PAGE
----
meaning of query in database
This article provides a brief overview of databases — what they are, why you might want to use one, and what the different parts of a database do. The terminology is geared toward Microsoft Access databases, but the concepts apply to all database products.
What is a database?
A database is a tool for collecting and organizing information. Databases can store information about people, products, orders, or anything else. Many databases start as a list in a word-processing program or spreadsheet. As the list grows bigger, redundancies and inconsistencies begin to appear in the data. The data becomes hard to understand in list form, and there are limited ways of searching or pulling subsets of data out for review. Once these problems start to appear, it's a good idea to transfer the data to a database created by a database management system (DBMS), such as Access.
A computerized database is a container of objects. One database can contain more than one table. For example, an inventory tracking system that uses three tables is not three databases, but one database that contains three tables. Unless it has been specifically designed to use data or code from another source, an Access database stores its tables in a single file, along with other objects, such as forms, reports, macros, and modules. Databases created in the Access 2007 format (which is also used by Access, 2016, Access 2013 and Access 2010) have the file extension .accdb, and databases created in earlier Access formats have the file extension .mdb. You can use Access 2016, Access 2013, Access 2010, or Access 2007 to create files in earlier file formats (for example, Access 2000 and Access 2002-2003).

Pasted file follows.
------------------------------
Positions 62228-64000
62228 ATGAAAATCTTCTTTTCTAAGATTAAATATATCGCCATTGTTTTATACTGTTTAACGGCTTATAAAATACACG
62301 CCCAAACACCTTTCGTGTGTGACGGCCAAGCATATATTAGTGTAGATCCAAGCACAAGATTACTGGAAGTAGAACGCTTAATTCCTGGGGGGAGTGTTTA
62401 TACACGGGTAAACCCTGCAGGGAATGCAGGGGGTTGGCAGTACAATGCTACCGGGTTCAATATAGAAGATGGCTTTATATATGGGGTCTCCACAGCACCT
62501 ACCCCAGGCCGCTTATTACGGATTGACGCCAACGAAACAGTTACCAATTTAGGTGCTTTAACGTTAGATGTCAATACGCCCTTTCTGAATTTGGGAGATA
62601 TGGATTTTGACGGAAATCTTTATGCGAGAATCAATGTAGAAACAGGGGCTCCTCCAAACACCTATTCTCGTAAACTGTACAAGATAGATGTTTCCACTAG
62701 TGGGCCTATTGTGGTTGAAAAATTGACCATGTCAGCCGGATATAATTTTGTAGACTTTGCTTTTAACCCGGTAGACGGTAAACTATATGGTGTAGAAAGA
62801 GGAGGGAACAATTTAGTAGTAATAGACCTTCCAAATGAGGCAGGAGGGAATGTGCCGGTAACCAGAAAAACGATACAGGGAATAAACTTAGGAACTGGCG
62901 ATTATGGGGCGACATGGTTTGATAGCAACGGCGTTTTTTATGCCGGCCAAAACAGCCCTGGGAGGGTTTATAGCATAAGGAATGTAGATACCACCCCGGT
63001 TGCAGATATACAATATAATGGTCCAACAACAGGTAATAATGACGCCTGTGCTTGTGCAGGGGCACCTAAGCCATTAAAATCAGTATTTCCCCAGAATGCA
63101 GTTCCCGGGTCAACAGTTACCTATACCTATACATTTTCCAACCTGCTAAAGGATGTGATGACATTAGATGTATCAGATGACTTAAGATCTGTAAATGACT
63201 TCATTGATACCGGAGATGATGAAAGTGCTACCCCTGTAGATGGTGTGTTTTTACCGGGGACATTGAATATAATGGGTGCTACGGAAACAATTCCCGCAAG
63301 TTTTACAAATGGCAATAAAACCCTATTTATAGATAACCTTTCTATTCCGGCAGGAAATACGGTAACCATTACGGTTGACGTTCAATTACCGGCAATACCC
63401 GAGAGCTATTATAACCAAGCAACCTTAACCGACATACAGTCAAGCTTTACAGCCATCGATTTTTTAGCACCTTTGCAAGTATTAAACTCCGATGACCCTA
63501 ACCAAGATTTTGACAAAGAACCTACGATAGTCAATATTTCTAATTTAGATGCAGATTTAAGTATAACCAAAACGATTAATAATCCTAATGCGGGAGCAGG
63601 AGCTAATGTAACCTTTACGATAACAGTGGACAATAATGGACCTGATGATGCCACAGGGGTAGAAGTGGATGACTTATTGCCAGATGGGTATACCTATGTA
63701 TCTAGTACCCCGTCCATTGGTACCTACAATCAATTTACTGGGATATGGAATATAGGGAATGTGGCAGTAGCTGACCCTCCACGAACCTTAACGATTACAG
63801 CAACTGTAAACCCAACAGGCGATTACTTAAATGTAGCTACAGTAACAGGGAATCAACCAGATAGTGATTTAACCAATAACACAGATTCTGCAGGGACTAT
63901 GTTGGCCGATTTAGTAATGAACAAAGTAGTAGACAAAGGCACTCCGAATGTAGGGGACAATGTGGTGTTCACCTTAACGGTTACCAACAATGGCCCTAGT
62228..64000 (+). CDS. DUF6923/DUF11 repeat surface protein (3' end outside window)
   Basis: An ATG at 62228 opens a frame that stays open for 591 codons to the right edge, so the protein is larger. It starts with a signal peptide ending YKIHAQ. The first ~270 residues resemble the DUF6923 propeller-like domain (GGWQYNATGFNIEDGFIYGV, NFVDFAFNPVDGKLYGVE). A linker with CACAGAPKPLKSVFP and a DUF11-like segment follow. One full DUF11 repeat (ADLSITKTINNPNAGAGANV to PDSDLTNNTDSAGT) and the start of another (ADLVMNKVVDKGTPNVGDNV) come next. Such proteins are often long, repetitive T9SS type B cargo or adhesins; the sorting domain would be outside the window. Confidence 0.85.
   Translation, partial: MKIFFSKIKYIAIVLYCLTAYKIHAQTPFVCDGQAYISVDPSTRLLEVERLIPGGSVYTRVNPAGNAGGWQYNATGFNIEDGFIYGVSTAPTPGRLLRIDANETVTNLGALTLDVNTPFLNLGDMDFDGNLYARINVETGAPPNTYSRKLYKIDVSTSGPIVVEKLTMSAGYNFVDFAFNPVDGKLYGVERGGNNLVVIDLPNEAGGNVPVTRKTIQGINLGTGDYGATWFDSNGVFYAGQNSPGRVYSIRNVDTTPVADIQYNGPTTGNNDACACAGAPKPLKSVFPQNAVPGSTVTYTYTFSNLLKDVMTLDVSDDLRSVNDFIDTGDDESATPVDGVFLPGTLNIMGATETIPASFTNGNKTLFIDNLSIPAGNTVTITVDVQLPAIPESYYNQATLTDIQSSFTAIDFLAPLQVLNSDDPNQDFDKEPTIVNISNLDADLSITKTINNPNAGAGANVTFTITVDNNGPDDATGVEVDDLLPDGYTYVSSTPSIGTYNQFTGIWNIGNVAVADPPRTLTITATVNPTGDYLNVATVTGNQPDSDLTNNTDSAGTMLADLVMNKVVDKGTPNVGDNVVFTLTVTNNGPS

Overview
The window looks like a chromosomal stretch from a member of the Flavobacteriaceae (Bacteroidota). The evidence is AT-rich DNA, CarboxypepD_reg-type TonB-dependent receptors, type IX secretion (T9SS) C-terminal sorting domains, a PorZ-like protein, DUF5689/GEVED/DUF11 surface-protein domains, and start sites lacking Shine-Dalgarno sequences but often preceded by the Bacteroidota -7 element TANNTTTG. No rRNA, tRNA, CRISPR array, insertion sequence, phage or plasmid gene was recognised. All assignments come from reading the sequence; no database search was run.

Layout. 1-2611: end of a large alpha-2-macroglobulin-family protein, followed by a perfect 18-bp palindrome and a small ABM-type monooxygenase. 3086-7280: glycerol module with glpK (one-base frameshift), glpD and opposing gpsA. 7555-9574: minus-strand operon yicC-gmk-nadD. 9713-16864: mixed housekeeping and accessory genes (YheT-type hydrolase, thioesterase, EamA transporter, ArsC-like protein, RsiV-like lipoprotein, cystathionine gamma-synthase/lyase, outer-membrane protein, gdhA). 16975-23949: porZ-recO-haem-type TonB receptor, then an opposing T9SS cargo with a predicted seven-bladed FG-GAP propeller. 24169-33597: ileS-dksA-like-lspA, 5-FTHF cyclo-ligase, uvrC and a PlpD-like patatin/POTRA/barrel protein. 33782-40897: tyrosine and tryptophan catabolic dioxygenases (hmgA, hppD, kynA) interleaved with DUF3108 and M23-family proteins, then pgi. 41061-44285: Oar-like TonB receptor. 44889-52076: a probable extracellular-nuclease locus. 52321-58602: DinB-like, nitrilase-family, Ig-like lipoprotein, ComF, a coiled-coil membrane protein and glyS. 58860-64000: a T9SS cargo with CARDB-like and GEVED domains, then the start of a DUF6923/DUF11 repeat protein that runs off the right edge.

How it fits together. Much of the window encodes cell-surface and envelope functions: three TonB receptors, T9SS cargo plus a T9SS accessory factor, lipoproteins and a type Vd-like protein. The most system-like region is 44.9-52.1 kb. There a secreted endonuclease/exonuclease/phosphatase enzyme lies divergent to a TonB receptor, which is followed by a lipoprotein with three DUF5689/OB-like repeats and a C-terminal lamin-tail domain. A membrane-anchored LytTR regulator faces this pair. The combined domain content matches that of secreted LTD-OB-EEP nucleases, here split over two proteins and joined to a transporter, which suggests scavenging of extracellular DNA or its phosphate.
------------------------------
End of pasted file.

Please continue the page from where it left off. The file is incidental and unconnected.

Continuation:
Using Access, you can:
- Add new data to a database, such as a new item in an inventory
- Edit existing data in the database, such as changing the current location of an item
- Delete information, perhaps if an item is sold or discarded
- Organize and view the data in different ways
- Share the data with others via reports, e-mail messages, an intranet, or the Internet
The parts of an Access database
The following sections are short descriptions of the parts of a typical Access database.
A database table is similar in appearance to a spreadsheet, in that data is stored in rows and columns. As a result, it is usually quite easy to import a spreadsheet into a database table. The main difference between storing your data in a spreadsheet and storing it in a database is in how the data is organized.
To get the most flexibility out of a database, the data needs to be organized into tables so that redundancies don't occur. For example, if you're storing information about employees, each employee should only need to be entered once in a table that is set up just to hold employee data. Data about products will be stored in its own table, and data about branch offices will be stored in another table. This process is called normalization.
Each row in a table is referred to as a record. Records are where the individual pieces of information are stored. Each record consists of one or more fields. Fields correspond to the columns in the table. For example, you might have a table named "Employees" where each record (row) contains information about a different employee, and each field (column) contains a different type of information, such as first name, last name, address, and so on. Fields must be designated as a certain data type, whether it's text, date or time, number, or some other type.
Another way to describe records and fields is to visualize a library's old-style card catalog. Each card in the cabinet corresponds to a record in the database. Each piece of information on an individual card (author, title, and so on) corresponds to a field in the database.
Forms allow you to create a user interface in which you can enter and edit your data. Forms often contain command buttons and other controls that perform various tasks. You can create a database without using forms by simply editing your data in the table datasheets. However, most database users prefer to use forms for viewing, entering, and editing data in the tables.